Alzheimer’s disease, the most common cause of dementia, is a neurologic disorder that causes brain cells to shrink and die over time. A person with Alzheimer’s can expect a continual decrease in their functional ability to think, marked changes in behavior and an overall decline in social skills.
Causes of Alzheimer's
While we’ve yet to pinpoint the exact cause of Alzheimer’s disease, we do know it’s a mixture of age-related factors along with genetic, lifestyle, and environmental variables that progressively take a toll on the brain.
Women might be at higher risk
Age is the major risk factor for Alzheimer’s disease, and women on average live longer than men.
However, longevity alone does not fully explain why two-thirds of Alzheimer’s patients are women. Even after taking into account the difference in longevity, some studies have suggested that women are still at a higher risk.
Signs and symptoms
The "4 A's" of Alzheimer's.
The four A’s of Alzheimer’s disease are: amnesia, aphasia, apraxia, and agnosia.
Amnesia. Amnesia, the most common sign of Alzheimer’s disease, refers to loss of memory.
Aphasia. Aphasia, meaning loss of ability to express or understand speech, has two forms: expressive and receptive. Expressive aphasia occurs when someone can’t find the right words or may say them incorrectly. Receptive aphasia indicates an inability to understand, receive and interpret language.
Apraxia. Apraxia represents a loss in voluntary motor skills, eventually preventing the body from physically functioning.
Agnosia. Agnosia occurs when the five senses can’t receive or correctly process information.
Diagnosing Alzheimer's disease
To start, your doctors will perform tests to help rule out other possible causes for your memory impairment. Testing for Alzheimer’s includes a physical and neurological exam, lab tests, and brain imaging. Then, they will conduct additional tests to assess your ability to think, your ability to function, and pinpoint any changes in behavior.
Your doctor may also choose to perform mental status and neuropsychological testing to assess memory and other thinking skills.
Physical and neurological exam
Your doctor will assess overall neurological health by performing a physical exam that tests the following:
- Ability to get up from a chair and walk across the room.
- Muscle tone and strength.
- Sense of sight and hearing.
In order to rule out other potential causes of memory loss, your doctor will perform blood tests that look for things like vitamin deficiencies or a thyroid disorder.
Cognitive change can come from conditions other than Alzheimer’s disease, including things like strokes, trauma, or tumors. That’s why doctors use MRIs, CT scans and PET scans to look at images of your brain to help them visualize abnormalities related to those conditions.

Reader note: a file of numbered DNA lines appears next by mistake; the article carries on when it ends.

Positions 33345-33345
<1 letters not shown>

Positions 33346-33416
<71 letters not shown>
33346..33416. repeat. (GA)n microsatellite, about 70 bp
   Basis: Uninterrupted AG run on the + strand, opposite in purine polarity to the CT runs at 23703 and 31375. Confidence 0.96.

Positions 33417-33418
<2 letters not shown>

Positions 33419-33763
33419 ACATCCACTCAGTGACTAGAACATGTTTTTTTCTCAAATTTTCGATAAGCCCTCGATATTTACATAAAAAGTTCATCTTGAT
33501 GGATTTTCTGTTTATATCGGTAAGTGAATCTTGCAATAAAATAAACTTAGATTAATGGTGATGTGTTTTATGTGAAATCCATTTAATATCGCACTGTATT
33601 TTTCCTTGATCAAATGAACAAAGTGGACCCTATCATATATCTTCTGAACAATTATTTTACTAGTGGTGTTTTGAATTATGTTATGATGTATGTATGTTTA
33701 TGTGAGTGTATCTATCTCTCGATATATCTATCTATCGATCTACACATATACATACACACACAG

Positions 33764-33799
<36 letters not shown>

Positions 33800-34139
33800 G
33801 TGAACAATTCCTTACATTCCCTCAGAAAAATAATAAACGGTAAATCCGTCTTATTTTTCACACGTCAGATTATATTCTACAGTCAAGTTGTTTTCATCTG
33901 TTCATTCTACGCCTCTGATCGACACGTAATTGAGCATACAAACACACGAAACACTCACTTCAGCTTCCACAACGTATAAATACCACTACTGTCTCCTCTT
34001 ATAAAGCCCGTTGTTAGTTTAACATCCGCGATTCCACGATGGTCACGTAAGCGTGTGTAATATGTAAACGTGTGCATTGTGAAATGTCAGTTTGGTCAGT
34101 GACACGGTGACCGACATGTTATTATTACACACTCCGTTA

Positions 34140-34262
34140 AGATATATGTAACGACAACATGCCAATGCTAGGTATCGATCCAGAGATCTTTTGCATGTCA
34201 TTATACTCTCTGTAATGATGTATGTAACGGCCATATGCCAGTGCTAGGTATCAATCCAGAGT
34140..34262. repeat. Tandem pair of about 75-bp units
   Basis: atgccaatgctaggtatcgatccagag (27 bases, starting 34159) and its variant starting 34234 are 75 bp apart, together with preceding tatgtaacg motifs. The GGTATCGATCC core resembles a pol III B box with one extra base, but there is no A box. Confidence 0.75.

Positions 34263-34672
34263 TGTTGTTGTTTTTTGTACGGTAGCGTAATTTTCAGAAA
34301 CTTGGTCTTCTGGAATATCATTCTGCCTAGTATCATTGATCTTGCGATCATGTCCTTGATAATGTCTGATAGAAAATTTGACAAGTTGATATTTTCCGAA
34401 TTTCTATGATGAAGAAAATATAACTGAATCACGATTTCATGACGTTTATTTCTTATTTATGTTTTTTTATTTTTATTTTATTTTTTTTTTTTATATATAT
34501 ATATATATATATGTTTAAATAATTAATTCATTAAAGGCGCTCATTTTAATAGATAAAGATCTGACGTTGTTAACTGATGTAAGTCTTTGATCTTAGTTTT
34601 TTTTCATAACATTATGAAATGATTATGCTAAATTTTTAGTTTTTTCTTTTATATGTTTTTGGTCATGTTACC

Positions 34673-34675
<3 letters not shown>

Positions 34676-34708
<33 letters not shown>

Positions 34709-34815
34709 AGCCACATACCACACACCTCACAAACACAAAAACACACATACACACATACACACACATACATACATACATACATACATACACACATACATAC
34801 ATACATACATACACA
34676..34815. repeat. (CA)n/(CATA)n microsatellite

- Magnetic resonance imaging (MRI). While MRIs may show brain shrinkage of brain regions associated with Alzheimer’s disease, MRI scans also rule out other conditions. An MRI is generally preferred to a CT scan for the evaluation of dementia.
- Computerized tomography (CT). A CT scan, a specialized X-ray technology, produces cross-sectional images (slices) of your brain. It’s usually used to rule out tumors, strokes, and head injuries.
- Positron emission tomography (PET). A PET scan injects a low-level radioactive tracer into the blood to reveal a particular feature in the brain.
Can Alzheimer's be prevented?
Alzheimer’s cannot be prevented. However, changes in your diet and exercise can help lower your risk of getting the disease.
Consider these lifestyle choices:
- Eat a diet of fresh produce and follow the Mediterranean diet.
- Exercise regularly.
- Manage high blood pressure, diabetes, and high cholesterol.
- Quit smoking.
The Mediterranean diet emphasizes fruits, vegetables, whole grains, legumes, fish, and other seafood; unsaturated fats such as olive oils; and low amounts of red meat, eggs, and sweets. It has shown some promising evidence of helping to prevent Alzheimer’s.
Vegetables, especially leafy greens, have been shown to be a particularly effective food for combatting Alzheimer’s.
Frequently Asked Questions (FAQs) about Alzheimer's
Not all memory problems indicate Alzheimer’s. Memory naturally decreases with age, but other causes can include emotional issues, medical problems, mild cognitive impairment, or other types of dementia.
A memory screening evaluates memory and other thinking skills to help determine if additional testing by a healthcare professional is needed.
Mild cognitive impairment, also known as MCI, is a deterioration of memory or other thinking skills beyond what would be considered normal for a person’s age. Even though a drop in cognitive ability exists, it doesn’t inhibit a person’s function in social or work situations.
According to the National Institute on Aging, approximately 5.8 million people in the United States age 65 and older live with Alzheimer’s disease. Of those, 80% are 75 years old and older.
Out of the approximately 50 million people worldwide with dementia, it’s estimated that between 60% and 70% have Alzheimer’s disease.
For the most part, no. Alzheimer’s is most often found in adults over the age of 65. There is a very small number of people in their 40s and 50s who are diagnosed with the disease. This is called early-onset (or younger-onset) Alzheimer disease and is defined by anyone diagnosed under the age of 65.
At the current time, no compelling evidence exists that links aluminum (contained in antiperspirants, for example) with Alzheimer’s disease.
Currently, there is no cure, but there is ongoing research. Experts are hopefully optimistic about emerging treatments that can significantly slow or even stop Alzheimer’s progression.